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Virtual desktops ripe for deployment, hindered by cost

One in five companies call desktop virtualization a "critical priority"

By , Network World
February 19, 2009 11:35 AM ET

Network World - Desktop virtualization, with its promises of improved security, manageability and flexibility, may be on the verge of huge adoption, some experts are predicting.

But as with many new technologies, there is a catch. ROI is one of the main selling points, but desktop virtualization requires significant upfront costs and it can easily take three or four years to realize financial rewards.

"I see huge interest right now, for many reasons," says Forrester analyst Natalie Lambert. "But the challenge is that desktop virtualization is a very costly endeavor. I don't care what people tell you otherwise, they're wrong."

What is desktop virtualization and why should you consider it? Find out in our FAQ.

Gartner's latest numbers released this month predict that hosted virtual desktop revenue will quadruple this year, going from $74.1 million worldwide in 2008 to nearly $300 million in 2009.

Meanwhile, a survey of 340 IT managers found that 41% are already investing in desktop virtualization, and that the technology is a "critical priority" for 22%, according to IDG Research Services Group.

Respondents were virtualizing 6% of desktops at the time of the survey, and expected to virtualize one-third by 2010. But the survey was conducted in April 2008, so recent economic changes could affect those numbers.

"Is [desktop virtualization] going to break out in 2009? I don't see any reason it would," IDC analyst Michael Rose says. "Frankly, the current economic environment environment is going to be a significant barrier for adoption of virtual desktops in the data center."

True ubiquity could take another five years, given current financial problems and the nature of PC refresh cycles, he says.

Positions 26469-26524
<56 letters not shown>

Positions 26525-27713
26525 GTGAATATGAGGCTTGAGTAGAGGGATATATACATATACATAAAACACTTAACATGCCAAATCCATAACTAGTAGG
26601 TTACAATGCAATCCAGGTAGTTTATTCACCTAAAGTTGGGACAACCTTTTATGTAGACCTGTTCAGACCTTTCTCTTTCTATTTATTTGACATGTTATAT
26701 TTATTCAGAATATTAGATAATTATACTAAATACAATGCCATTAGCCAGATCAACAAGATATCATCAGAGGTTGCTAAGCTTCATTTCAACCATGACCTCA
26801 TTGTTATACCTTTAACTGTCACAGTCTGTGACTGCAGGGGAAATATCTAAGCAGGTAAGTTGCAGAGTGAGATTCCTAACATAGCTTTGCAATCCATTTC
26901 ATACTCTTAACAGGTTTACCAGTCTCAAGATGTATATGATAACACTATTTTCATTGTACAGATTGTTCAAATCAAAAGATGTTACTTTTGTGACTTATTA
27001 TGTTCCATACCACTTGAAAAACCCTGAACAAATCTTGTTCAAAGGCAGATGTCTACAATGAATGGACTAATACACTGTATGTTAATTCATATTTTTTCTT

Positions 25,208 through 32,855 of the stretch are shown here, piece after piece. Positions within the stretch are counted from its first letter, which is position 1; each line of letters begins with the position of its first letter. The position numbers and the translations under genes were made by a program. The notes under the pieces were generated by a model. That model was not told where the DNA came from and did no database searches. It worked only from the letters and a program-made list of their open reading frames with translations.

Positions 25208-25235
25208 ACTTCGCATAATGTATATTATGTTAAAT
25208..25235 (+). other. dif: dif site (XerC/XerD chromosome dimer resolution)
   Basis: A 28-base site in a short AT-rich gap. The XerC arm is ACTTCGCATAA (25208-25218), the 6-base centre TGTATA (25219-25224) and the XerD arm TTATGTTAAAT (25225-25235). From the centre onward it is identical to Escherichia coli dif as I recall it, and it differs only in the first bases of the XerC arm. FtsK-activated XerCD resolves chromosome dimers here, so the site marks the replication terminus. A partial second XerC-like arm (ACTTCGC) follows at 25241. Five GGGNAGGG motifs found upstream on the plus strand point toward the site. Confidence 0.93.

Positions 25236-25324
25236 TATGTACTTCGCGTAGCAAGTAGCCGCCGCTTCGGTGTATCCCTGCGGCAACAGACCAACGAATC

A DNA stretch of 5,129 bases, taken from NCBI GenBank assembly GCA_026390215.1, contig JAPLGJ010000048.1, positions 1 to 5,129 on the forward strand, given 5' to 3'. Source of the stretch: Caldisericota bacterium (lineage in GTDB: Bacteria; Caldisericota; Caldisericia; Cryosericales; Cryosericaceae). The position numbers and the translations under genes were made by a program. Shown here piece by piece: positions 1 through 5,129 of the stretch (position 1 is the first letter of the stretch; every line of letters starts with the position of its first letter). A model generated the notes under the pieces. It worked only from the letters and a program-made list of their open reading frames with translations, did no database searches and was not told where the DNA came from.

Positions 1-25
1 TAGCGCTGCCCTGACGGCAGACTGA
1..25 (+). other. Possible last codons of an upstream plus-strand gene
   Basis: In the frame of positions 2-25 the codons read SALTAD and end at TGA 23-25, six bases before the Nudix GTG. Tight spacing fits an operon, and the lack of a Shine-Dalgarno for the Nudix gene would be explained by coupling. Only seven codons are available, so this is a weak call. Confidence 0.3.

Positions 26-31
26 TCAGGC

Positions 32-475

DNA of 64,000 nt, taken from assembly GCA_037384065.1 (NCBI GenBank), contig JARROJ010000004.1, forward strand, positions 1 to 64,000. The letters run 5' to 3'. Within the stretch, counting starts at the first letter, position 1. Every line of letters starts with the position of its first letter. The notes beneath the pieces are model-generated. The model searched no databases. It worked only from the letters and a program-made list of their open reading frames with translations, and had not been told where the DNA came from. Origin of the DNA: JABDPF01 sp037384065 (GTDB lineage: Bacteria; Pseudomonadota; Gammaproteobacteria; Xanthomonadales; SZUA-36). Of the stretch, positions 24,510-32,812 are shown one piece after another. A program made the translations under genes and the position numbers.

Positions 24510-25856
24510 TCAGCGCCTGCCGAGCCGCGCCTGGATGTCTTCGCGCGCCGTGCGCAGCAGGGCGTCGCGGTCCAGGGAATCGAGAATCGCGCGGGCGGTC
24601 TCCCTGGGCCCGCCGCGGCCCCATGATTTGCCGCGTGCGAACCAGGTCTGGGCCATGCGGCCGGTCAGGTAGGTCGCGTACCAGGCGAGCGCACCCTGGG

Nonetheless some early adopters are reporting success, with users embracing the notion of being able to access desktops from multiple locations and multiple devices.

"[Virtualizing desktops] is going to save us $250,000 per year that we were spending on desktop refreshes. There were some upfront costs, but we figure there will be a two-year ROI," says Dustin Fennell, CIO of Scottsdale Community College in Arizona.

Additionally, vendors such as VMware and Citrix are working on new ways of providing virtual desktops, which they believe will spur greater adoption.

How it works

In virtualized desktop environments, the operating system, applications and associated data are abstracted from the user's PC. Broadly speaking, there are two types of desktop virtualization. Local desktop virtualization runs the entire desktop environment in a protected "bubble" on the user's PC. Hosted desktop virtualization stores the users' desktops in the data center, requiring users to access their desktop images through a network connection.

Within these categories are several sub-types.

In the hosted desktop virtualization realm, enterprises can store virtual desktops on a standard server accessed by multiple users simultaneously, or a PC blade architecture in which each blade typically serves just one user at a time. Users can connect to their desktops using thin clients, laptops or regular desktops, but hosted desktops usually preclude any sort of offline access.

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